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日本に来た2日後にこの本を買った。
日本に来て2日後にこの本を買った。
日本に来てから2日後にこの本を買った。

I created these sentences from similar-looking examples I found on Google. Are they all grammatical? These all mean "I bought this book two days after I came to Japan," correct? What is the difference between them?

  • All mean the same thing! Difference in the verb tense. Came, come, after coming. – TutorJack-YouTube Aug 10 '19 at 17:55
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    ^ Naw.. the first one contains a relative clause. The 来た is not simple "came". – Chocolate Aug 11 '19 at 2:20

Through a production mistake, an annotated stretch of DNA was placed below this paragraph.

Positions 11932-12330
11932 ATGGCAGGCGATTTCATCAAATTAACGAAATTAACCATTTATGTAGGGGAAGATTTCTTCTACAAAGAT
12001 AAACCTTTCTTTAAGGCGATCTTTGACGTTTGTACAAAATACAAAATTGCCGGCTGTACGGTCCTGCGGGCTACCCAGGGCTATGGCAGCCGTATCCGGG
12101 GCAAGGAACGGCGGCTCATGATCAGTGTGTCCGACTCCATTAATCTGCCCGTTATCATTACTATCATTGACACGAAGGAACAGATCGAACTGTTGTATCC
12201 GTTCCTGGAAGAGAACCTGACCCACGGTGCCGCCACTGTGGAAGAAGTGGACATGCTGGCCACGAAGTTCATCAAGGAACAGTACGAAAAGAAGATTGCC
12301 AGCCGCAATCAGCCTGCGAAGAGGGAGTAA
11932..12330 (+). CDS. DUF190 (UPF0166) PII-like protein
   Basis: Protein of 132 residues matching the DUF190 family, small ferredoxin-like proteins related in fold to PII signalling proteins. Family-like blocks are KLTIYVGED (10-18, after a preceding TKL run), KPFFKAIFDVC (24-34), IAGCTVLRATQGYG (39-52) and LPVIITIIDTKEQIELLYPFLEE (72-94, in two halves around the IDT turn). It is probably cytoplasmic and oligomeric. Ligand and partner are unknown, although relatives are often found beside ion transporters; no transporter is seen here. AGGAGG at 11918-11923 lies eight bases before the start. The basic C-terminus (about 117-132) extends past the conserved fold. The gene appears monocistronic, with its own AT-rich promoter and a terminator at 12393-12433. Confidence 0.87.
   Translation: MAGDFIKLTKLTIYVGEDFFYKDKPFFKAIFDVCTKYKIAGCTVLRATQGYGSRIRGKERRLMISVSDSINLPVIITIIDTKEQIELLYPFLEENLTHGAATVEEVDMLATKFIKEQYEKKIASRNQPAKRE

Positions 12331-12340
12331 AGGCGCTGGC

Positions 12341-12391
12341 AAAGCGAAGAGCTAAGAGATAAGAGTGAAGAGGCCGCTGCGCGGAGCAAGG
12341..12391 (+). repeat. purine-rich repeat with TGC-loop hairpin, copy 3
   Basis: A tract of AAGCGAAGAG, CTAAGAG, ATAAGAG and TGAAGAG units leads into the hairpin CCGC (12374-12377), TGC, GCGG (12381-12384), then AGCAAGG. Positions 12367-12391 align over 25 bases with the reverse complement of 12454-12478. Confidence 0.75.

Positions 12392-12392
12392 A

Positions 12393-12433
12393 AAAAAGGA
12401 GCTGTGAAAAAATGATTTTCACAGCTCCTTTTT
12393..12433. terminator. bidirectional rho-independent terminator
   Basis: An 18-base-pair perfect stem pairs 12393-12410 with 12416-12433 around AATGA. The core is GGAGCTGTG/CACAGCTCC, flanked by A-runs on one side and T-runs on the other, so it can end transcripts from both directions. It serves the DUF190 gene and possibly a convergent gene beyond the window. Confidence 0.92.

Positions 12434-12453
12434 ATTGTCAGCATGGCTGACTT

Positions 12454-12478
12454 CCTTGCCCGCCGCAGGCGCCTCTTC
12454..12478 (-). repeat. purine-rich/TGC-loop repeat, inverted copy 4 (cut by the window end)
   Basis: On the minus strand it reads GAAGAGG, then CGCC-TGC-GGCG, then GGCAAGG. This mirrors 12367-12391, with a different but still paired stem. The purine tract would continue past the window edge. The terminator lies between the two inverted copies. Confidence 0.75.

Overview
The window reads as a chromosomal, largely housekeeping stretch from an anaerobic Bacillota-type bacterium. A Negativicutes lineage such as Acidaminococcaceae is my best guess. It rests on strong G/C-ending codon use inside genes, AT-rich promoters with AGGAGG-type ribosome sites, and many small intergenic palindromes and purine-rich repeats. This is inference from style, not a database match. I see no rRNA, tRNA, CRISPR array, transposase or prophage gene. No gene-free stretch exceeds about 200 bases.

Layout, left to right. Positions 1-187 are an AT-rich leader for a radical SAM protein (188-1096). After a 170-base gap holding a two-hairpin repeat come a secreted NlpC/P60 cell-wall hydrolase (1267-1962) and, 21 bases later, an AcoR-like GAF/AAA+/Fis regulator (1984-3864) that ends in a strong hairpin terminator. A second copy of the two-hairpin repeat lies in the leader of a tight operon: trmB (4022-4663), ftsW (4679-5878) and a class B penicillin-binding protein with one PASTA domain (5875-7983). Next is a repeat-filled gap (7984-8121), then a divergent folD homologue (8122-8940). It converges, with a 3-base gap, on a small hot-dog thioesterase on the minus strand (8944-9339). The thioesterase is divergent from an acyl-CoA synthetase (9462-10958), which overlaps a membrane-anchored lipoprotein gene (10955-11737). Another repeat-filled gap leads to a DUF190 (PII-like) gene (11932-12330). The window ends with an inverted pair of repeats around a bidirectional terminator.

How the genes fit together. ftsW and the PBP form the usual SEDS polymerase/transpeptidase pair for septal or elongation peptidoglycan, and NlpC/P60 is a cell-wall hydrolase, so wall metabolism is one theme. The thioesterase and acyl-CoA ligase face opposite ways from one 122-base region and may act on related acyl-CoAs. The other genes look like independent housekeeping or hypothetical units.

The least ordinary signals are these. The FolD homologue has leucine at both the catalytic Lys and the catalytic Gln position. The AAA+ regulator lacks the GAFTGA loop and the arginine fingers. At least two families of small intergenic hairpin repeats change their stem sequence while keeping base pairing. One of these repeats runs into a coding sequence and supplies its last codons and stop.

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They do all mean generally the same thing, but as always examining the difference can be revealing.

日本に来2日後にこの本を買った is structured like (日本に来た2日後)にこの本を買った. 日本に来2日後にこの本を買った can be parsed the same, but it can be also parsed as 日本に来て(2日後にこの本を買った). This difference becomes more visible when you remove 2日後に:

  • 日本に来たこの本を買った (I bought this book that came to Japan)
  • 日本に来てこの本を買った (I came to Japan and bought this book)

来てから is 来て+から and the extra から emphasizes the ordering or causal effect. The speaker really wants to communicate that the purchase of the book happened after he came to Japan, and presumably the context demands that emphasis, for example someone said the book was really popular back in the US.

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